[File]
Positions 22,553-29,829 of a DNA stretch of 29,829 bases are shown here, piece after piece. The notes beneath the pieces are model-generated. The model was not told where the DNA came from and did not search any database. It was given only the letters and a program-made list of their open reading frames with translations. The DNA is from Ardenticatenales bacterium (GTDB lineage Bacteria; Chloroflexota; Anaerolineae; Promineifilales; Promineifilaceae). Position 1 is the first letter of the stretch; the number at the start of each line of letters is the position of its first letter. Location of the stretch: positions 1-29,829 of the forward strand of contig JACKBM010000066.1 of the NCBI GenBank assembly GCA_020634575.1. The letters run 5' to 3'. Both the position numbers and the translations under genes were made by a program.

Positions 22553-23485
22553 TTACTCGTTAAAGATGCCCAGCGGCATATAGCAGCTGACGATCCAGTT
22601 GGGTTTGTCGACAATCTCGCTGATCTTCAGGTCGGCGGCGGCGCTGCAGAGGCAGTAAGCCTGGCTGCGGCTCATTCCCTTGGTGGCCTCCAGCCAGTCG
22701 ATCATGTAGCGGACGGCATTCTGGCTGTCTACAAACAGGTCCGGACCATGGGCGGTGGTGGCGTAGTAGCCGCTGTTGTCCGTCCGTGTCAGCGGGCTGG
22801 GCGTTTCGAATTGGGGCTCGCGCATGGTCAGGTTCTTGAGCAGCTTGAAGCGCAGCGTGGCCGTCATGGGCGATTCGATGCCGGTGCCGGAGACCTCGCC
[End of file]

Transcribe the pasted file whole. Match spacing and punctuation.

Positions 22,553-29,829 of a DNA stretch of 29,829 bases are shown here, piece after piece. The notes beneath the pieces are model-generated. The model was not told where the DNA came from and did not search any database. It was given only the letters and a program-made list of their open reading frames with translations. The DNA is from Ardenticatenales bacterium (GTDB lineage Bacteria; Chloroflexota; Anaerolineae; Promineifilales; Promineifilaceae). Position 1 is the first letter of the stretch; the number at the start of each line of letters is the position of its first letter. Location of the stretch: positions 1-29,829 of the forward strand of contig JACKBM010000066.1 of the NCBI GenBank assembly GCA_020634575.1. The letters run 5' to 3'. Both the position numbers and the translations under genes were made by a program.

Positions 22553-23485
22553 TTACTCGTTAAAGATGCCCAGCGGCATATAGCAGCTGACGATCCAGTT
22601 GGGTTTGTCGACAATCTCGCTGATCTTCAGGTCGGCGGCGGCGCTGCAGAGGCAGTAAGCCTGGCTGCGGCTCATTCCCTTGGTGGCCTCCAGCCAGTCG
22701 ATCATGTAGCGGACGGCATTCTGGCTGTCTACAAACAGGTCCGGACCATGGGCGGTGGTGGCGTAGTAGCCGCTGTTGTCCGTCCGTGTCAGCGGGCTGG
22801 GCGTTTCGAATTGGGGCTCGCGCATGGTCAGGTTCTTGAGCAGCTTGAAGCGCAGCGTGGCCGTCATGGGCGATTCGATGCCGGTGCCGGAGACCTCGCC